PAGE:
Second: Just curious b/c you are posting several coins asking about grade. Maybe the following info will help if you are trying to find "money grade" coins to submit and sell:Thinking of Slabbing? Make sure you understand the Facts...or You Could Lose Money.
-or-The Insider's Guide to Using Grading CompaniesPopular mistaken mindset:
1. The grading companies are not a method/way that the majority of people, even those with a great deal of experience who know what they are doing, are going to be able to use in order to make huge personal profits. Many people start using grading companies thinking they will find a way to finance their hobby, but they learn a hard lesson quickly.
In general, the coin you have found in circulation is NOT going to make huge profits if slabbed. Way too many people pad the pockets of the companies and get nothing in return b/c they THINK (youtube videos!) they have something rare.Professional predicting not possible:
2. Watch videos where experienced dealers get slabbed coins back from the grading companies. Note even people who live, eat, breath, and deal coins for a living can accurately predict what grade the companies will give. And...the "fault" (not really a fault
) is in a widespread mistaken perception
people get from being exposed to all the slabs being sold nowadays:
a. Coin grading companies are a business out to make a profit - this is why they exist. They use a system where allegedly three, but in reality it's normally two (read the guarantee carefully), graders look at each coin and give an opinion. The company videos showing the process make you believe this is a relaxed and paced process of studying each coin. In fact one PCGS video shows a number of guys sitting around a table discussing what they think a specific coin should be graded as (on youtube somewhere - sorry no link). Uh uh.
b. If you take a PCGS graded coin slabbed as MS64, break it out, and resubmit it to PCGS, you are never guaranteed the same grade again.
The slabbed coin might come back MS62 (extreme and a bad day for graders), 63, 64, 65, 66 (extreme and a great day for you!). This is b/c the process is all subjective: No scientific/verifiable standards or methods are used
. This subjectivity makes for greater company profits since people resubmit the same coin trying to get a higher (better price when selling) grade. In the 90s the companies, at great expense, created better (their own words) scientific methods not relying upon human opinion. No doubt the large profit from the re-slabbing game fell. The companies abandoned the science and went back to their less accurate systems.
c. It needs be mentioned that the fewer the "money grade" slabs a company assigns, the more prices of said slabs climbs. Thus more business is generated b/c more people pay to slab coins hoping to get that "money grade" slab. And the companies do keep records (accessible online) of how many of the higher graded slabs exist for each coin. While the idea of keeping money grade slabs minimized is speculative, there has been some convincing evidence of this being reality.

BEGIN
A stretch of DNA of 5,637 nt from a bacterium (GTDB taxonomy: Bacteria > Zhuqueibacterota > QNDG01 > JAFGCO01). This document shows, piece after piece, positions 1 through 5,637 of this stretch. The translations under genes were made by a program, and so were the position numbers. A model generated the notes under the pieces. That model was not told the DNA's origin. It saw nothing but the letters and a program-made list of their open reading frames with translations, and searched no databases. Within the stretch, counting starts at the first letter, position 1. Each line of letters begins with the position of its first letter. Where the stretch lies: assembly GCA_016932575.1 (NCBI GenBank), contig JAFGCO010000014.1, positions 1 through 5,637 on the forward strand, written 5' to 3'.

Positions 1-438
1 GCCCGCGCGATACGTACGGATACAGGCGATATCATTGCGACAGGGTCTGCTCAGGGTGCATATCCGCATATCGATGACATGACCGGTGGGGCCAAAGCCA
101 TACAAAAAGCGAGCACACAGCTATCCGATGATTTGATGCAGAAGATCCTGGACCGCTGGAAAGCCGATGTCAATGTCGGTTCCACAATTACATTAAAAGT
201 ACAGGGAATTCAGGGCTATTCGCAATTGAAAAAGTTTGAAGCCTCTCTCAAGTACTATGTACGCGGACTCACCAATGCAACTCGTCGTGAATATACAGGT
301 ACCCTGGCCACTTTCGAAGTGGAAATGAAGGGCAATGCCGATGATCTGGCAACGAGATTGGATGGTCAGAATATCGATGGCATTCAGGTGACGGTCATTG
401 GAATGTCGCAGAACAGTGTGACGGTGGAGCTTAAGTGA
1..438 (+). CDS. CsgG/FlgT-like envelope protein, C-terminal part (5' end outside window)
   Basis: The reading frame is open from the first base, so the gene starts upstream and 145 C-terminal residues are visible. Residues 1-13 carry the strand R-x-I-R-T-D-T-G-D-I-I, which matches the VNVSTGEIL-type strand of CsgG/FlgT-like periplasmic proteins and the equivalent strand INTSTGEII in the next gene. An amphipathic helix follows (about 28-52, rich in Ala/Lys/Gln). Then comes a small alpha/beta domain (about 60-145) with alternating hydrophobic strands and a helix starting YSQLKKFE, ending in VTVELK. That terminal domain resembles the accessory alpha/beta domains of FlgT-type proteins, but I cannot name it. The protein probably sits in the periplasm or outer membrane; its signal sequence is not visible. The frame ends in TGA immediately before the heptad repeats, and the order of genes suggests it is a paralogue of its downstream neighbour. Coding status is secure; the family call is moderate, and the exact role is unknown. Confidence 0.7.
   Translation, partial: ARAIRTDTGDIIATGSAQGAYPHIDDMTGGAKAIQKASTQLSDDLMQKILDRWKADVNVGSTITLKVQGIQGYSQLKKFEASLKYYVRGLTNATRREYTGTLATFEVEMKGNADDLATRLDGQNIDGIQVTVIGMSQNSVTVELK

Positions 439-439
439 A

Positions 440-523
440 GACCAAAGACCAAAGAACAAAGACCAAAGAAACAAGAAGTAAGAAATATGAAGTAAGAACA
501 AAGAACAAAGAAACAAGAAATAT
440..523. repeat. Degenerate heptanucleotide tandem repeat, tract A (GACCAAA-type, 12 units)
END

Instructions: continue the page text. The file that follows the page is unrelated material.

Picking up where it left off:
But..this is all hearsay without proof. So...
Grading the coin graders:http://goccf.com/t/346174#2967242
Here is another good read from someone there at the start of the grading companies:
Hobby negative impacts from slabbing companieshttp://goccf.com/t/130186Error on errors:
3. People also seem to think grading companies will examine a coin to see if they can find an error and then slab it as such. But again, they ONLY GRADE coins. The companies will NOT try to find and ID an error for you. You must FIRST ID the error yourself, CHECK to see if the company you want to use recognizes that specific error, PAY them to verify the error on the label, and then you may or may not actually get what you pay for! The companies have a bad reputation for attributing errors incorrectly.
Link to and read (download if you want it) the pdf link in my signature as an eye opening example. Sadly, the verifiable data presented from the PCGS website shows trusting people have spent thousands of dollars on many slabbed coins that are not what the companies claims/slabbed the coins to be.Cost concerns:
4. B/c people do not understand the businesses, so very many people end up with spending far more money to slab a coin than the coin is worth. The companies profit greatly with membership fees, submission fees, insurance fees, priority shipping fees and extra (chosen) fees. When you do the math for all of these fees you are approaching $150-200.00 for a slabbed coin the very first time you submit. ANACs does not have all these fees though.You don't have to throw in the towel over these companies
...but education about the reality of them will put you on the right pathway to dealing with them in a legit way without losing money in the process.
How much squash could a Sasquatch squash if a Sasquatch would squash squash?
Download and read: Grading the graders
ineptitude and No FG Kennedy halveshttps://ln5.sync.com/dl/7ca91bdd0/w...i3b-rbj9fir2